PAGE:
In: Respiratory5 Sep 2014
Although no change in BP was found after 2 weeks of MPA, there was a significant decrease of the systolic BP at the 3-week washout. This finding was not expected and there is a high likelihood of a random observation; however, cardiovascular effects have been monitored during MPA therapy with controversial results, but to our knowledge the washout period has not been followed up. Regensteiner et al found that neither estrogen nor MPA (60 mg/d for 1 week) alone had an effect on BP, whereas combination of the two hormones lowered the systolic and diastolic BP in normotensive postmenopausal women. asthma inhaler
Prelevic and Beljic reported that combining cyclic MPA (5 mg/d for 10 days) with estrogen increased the BP in healthy postmenopausal women. High doses of MPA (up to 400 to 800 mg/d) used in postmenopausal women for metastatic breast cancer increased BP. No change in BP was found in healthy women undergoing the menopause transition who were treated with oral estrogens and cyclic MPA (MPA 10 mg/d for 14 days). In subjects with high-altitude polycythemia, diastolic BP decreased with MPA in subjects with normal lung function but not in those with lung disease. Our result could be interpreted in line with the observation that hypercapnic BP response is greater during the luteal phase of the menstrual cycle. During hormone therapy, the MPA-induced BP increase is counteracted by low CO2, resulting in no change, whereas during the washout period, the BP decreases because MPA is withdrawn but the CO2 remains low.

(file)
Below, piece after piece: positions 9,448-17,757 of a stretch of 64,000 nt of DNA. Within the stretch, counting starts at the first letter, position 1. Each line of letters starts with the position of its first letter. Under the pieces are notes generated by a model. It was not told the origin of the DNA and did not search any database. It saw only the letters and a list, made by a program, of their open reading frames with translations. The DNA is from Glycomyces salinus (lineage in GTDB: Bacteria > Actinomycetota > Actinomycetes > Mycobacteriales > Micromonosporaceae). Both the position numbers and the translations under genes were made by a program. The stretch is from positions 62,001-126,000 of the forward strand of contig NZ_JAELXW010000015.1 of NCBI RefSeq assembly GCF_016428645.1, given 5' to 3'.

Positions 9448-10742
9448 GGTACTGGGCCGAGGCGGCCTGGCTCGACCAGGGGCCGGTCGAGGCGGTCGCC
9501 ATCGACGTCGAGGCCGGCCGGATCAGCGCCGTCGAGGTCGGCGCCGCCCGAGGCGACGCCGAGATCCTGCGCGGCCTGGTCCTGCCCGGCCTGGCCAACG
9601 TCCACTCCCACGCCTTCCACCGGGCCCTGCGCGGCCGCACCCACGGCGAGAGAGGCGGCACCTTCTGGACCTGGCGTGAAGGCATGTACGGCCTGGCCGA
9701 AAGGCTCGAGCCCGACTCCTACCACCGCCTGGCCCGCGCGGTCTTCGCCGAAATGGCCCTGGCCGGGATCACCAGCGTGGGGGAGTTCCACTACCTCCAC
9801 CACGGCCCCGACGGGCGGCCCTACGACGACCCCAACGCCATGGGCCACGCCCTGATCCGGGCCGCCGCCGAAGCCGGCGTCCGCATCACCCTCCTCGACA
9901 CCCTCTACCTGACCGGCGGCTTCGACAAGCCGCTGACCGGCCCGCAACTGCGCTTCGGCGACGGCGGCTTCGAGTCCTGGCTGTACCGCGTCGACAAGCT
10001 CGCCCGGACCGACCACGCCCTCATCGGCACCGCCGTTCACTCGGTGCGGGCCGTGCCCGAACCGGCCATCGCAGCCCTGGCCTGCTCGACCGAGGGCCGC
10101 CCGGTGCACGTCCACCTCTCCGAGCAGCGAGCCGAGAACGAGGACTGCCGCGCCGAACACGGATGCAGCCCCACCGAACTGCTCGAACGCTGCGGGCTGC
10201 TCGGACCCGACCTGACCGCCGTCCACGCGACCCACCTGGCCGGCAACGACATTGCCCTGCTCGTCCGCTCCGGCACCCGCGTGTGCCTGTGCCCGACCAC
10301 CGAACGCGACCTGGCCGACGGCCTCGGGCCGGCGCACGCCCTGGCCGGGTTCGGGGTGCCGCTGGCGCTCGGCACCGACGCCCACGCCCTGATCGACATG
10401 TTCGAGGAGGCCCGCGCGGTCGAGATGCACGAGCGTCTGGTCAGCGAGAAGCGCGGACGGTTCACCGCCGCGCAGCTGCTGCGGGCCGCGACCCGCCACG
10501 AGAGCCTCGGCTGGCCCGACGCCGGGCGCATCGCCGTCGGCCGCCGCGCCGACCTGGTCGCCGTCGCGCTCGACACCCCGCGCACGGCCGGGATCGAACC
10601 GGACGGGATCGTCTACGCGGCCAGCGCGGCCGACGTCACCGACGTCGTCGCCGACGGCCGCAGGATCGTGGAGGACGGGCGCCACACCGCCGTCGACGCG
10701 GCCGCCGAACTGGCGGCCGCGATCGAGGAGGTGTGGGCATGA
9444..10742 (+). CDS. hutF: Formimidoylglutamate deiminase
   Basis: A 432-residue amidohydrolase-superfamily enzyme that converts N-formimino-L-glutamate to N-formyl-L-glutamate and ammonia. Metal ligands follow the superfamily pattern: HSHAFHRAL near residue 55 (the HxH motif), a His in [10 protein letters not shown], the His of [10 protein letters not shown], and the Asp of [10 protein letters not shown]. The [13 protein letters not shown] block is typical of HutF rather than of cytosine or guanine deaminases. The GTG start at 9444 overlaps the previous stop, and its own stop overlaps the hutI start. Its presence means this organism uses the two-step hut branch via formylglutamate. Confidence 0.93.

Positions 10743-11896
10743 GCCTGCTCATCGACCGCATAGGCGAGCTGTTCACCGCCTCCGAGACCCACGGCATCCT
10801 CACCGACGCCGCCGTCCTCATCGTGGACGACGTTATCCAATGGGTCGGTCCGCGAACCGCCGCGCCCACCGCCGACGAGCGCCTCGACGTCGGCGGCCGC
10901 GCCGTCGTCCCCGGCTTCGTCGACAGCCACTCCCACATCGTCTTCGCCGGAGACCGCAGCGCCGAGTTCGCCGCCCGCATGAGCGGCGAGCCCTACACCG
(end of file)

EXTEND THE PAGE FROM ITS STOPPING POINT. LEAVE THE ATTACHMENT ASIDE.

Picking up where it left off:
MPA is known to improve arterial blood gases. Our results provide evidence that a therapeutically sufficient response could be achieved with intermittent MPA therapy in postmenopausal women with respiratory insufficiency. Mimicking the physiologic pattern of female hormone rhythmicity might result in better dynamic interactions with other hormones than what perhaps would be achieved with continuous administration. To whom, how, and how much remain to be answered.
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